Effective Germ Prevention In A Touchscreen-Friendly World

  • BenQ
  • 2020-10-23

How Proven Anti-Microbial Technology Can Improve Student Classroom Health

students are using the BenQ interactive display

Medical Grade Touch Technology for Safer Collaboration

In interactive learning environments, such as hybrid classrooms, students use interactive boards, such as interactive flat panels (IFPs) to do group activities together and solve a problem side by side on the same display surface using just a finger. While these activities help students to learn and succeed, they can also rapidly and unknowingly spread dangerous pathogens through touch. As the use case for IFPs in the classrooms soar, educators now have to think about how to limit the spread of these germs.

Although this is a new problem for education, hospitals have been aware of the challenge of delivering quality care using the latest touch-enabled equipment for years. This has led to the development of medical-grade anti-microbial materials, such as nano-ionic silver. Many items found in a surgical theater have integrated anti-microbial protection such as surgical lighting, touch panels, and other devices that are handled frequently to avoid cross-contamination.

How It Works

Silver nanoparticles (AgNPs) work by releasing silver ions (Ag+), which is absorbed by the pathogen. Ag+ inhibits cell division and replication of the pathogen. Within the U.S. the use of AgNPs is recognized as being effective and certified for use in hundreds of consumer and medical such as surgical masks, food containers, water filters, bandages, and biomedical devices.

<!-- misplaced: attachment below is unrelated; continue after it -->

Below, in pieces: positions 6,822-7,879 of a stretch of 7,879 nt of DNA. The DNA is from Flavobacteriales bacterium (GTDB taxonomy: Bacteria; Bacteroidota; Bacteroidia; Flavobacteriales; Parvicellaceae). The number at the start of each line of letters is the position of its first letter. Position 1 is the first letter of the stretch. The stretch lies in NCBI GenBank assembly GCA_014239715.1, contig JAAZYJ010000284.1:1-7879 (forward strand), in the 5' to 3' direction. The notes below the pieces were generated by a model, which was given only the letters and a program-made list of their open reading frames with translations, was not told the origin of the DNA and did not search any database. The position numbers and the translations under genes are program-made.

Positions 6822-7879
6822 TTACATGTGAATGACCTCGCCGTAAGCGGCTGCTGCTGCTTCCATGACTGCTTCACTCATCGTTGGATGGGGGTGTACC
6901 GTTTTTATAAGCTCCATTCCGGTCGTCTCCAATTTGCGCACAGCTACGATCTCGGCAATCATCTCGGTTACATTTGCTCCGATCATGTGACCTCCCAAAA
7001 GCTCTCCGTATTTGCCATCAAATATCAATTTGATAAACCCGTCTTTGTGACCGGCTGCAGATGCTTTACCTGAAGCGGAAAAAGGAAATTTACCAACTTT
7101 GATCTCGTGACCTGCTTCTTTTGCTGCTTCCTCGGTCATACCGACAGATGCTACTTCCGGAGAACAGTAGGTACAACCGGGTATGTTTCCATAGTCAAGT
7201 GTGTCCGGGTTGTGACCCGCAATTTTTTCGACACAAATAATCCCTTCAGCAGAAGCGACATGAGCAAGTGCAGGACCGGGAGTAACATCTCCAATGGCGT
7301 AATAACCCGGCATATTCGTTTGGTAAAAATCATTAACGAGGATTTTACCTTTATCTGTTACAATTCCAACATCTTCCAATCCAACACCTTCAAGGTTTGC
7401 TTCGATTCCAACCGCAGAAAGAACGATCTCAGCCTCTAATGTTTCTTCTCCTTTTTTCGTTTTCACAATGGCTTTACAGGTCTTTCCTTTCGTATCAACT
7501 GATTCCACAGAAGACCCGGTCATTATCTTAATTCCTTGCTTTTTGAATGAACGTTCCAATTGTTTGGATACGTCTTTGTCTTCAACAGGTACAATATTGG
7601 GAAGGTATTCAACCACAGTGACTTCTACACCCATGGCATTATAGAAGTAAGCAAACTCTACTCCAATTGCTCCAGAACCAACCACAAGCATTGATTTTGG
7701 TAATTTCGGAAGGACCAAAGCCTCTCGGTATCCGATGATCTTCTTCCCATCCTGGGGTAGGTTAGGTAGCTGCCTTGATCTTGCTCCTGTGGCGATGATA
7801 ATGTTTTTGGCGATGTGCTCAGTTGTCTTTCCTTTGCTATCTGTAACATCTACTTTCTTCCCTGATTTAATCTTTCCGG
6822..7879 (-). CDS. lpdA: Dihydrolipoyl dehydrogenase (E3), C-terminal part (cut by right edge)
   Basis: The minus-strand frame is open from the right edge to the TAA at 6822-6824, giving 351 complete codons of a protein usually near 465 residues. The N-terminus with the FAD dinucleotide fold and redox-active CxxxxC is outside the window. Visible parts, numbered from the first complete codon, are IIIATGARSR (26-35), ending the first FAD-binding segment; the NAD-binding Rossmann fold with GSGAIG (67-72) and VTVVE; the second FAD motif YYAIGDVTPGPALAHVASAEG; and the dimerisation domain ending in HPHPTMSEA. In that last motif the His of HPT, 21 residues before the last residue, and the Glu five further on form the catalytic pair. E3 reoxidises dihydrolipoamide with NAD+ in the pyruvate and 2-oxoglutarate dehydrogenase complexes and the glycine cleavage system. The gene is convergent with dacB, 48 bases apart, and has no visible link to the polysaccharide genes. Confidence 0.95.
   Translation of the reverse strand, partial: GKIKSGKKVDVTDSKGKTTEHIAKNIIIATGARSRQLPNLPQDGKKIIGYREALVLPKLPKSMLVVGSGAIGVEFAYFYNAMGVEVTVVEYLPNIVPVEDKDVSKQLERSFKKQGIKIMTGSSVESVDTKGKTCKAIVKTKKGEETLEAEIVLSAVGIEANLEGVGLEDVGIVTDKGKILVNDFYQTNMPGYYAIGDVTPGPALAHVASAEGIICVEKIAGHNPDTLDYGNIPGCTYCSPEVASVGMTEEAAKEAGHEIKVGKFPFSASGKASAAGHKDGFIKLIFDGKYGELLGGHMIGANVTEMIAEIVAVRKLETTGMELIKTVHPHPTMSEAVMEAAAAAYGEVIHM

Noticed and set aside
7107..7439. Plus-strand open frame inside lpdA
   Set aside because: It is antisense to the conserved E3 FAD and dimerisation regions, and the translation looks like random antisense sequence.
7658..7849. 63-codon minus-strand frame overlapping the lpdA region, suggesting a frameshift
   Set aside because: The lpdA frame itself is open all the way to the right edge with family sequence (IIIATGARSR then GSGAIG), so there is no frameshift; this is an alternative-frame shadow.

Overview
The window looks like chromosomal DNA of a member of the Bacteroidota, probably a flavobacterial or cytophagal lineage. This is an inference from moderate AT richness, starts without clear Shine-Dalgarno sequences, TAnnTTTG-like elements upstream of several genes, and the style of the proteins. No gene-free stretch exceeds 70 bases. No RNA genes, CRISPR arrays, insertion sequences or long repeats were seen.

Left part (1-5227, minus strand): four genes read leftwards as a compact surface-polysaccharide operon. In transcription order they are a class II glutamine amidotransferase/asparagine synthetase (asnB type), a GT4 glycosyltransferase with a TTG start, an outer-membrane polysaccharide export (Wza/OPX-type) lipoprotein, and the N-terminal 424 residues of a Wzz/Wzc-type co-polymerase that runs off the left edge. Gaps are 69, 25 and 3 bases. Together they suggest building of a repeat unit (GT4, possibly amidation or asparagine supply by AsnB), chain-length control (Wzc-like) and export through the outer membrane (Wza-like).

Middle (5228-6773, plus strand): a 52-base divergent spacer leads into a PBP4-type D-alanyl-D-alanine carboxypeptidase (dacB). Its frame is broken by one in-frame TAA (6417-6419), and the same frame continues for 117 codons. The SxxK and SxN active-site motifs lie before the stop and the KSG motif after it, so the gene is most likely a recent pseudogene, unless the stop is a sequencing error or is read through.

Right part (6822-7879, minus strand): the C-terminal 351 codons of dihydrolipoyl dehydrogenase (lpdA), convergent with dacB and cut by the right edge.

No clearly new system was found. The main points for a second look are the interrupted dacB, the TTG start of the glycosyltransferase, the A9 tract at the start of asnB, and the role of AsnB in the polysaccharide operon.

nanosilver releases silver ions

Silver nanoparticles (AgNPs) release silver ions (Ag+).

silver ion is absorbed by pathogen

Ag+ is absorbed by the pathogen.

silver ion inhibits cell division and replication of the pathogen

Ag+ inhibits cell division and replication of the pathogen.


In 2017, BenQ recognized the opportunity to protect students using a silver ion nanotechnology protective coating on their new IFPs to reduce the spread of bacteria and viruses. There are dozens of scholarly papers from around the world that detail findings on how this technology is used against various types of pathogens.

How BenQ’s Proprietary Glass Technology Helps Keep Students Safe

To limit the growth of germs on an interactive touch screen, BenQ coats the glass with silver ion nanotechnology using a special manufacturing process. To make the silver-ion coating effective, the glass is coated with the nanoparticles and precisely mixed into a proprietary recipe that enables the panel then to be cured. These are applied to displays as large as 86 inches and requires expensive equipment and special handling to ensure they do not crack or break. Once the glass is cured, it’s incorporated into the interactive panel.

BenQ germ resistant screen with ionic silver coating




The last part of the process is to validate that it works. BenQ ClassroomCare™ IFP models are tested and certified by TÜV, one of the largest testing and certification labs in the world, using standardized tests against pathogens. BenQ is the first IFP manufacturer with certified results on Escherichia coli, the notorious Staphylococcus aureus, Pseudomonas aeruginosa, Klebsiella pneumonia and Salmonella, the five bacteria that represent a significant threat to public health, especially in classrooms.
Want to learn more?

To learn more about minimizing the spread of germs in your classroom with BenQ's germ-resistant interactive displays, click the button to download a free e-book on this and other classroom safety features built into the the BenQ touch displays.

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